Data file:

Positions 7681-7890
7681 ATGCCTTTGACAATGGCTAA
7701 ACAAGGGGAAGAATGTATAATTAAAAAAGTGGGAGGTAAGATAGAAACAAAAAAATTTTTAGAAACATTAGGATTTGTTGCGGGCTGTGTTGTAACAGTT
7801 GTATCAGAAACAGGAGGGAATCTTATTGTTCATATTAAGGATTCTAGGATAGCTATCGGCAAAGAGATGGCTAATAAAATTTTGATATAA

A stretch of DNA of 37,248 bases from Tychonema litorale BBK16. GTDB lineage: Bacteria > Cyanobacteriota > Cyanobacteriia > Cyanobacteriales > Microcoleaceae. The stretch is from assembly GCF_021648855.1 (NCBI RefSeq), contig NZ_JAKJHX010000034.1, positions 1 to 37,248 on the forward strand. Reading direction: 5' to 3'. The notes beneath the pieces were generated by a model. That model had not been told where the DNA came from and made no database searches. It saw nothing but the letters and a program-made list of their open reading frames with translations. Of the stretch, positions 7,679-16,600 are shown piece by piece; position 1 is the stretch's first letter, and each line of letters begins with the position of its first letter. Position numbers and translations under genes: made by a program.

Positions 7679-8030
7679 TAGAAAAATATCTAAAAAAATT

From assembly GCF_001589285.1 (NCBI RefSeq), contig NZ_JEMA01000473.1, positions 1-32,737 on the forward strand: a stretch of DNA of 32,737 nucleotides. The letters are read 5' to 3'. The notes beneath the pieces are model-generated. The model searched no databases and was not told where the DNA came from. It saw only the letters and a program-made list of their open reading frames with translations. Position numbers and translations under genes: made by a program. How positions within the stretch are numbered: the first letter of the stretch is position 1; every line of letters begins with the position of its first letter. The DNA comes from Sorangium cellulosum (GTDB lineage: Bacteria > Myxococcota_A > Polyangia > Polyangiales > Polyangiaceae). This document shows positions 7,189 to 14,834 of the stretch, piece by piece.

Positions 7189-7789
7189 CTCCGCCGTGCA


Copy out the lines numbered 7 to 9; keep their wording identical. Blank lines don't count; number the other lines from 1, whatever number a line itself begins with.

7679 TAGAAAAATATCTAAAAAAATT

From assembly GCF_001589285.1 (NCBI RefSeq), contig NZ_JEMA01000473.1, positions 1-32,737 on the forward strand: a stretch of DNA of 32,737 nucleotides. The letters are read 5' to 3'. The notes beneath the pieces are model-generated. The model searched no databases and was not told where the DNA came from. It saw only the letters and a program-made list of their open reading frames with translations. Position numbers and translations under genes: made by a program. How positions within the stretch are numbered: the first letter of the stretch is position 1; every line of letters begins with the position of its first letter. The DNA comes from Sorangium cellulosum (GTDB lineage: Bacteria > Myxococcota_A > Polyangia > Polyangiales > Polyangiaceae). This document shows positions 7,189 to 14,834 of the stretch, piece by piece.

Positions 7189-7789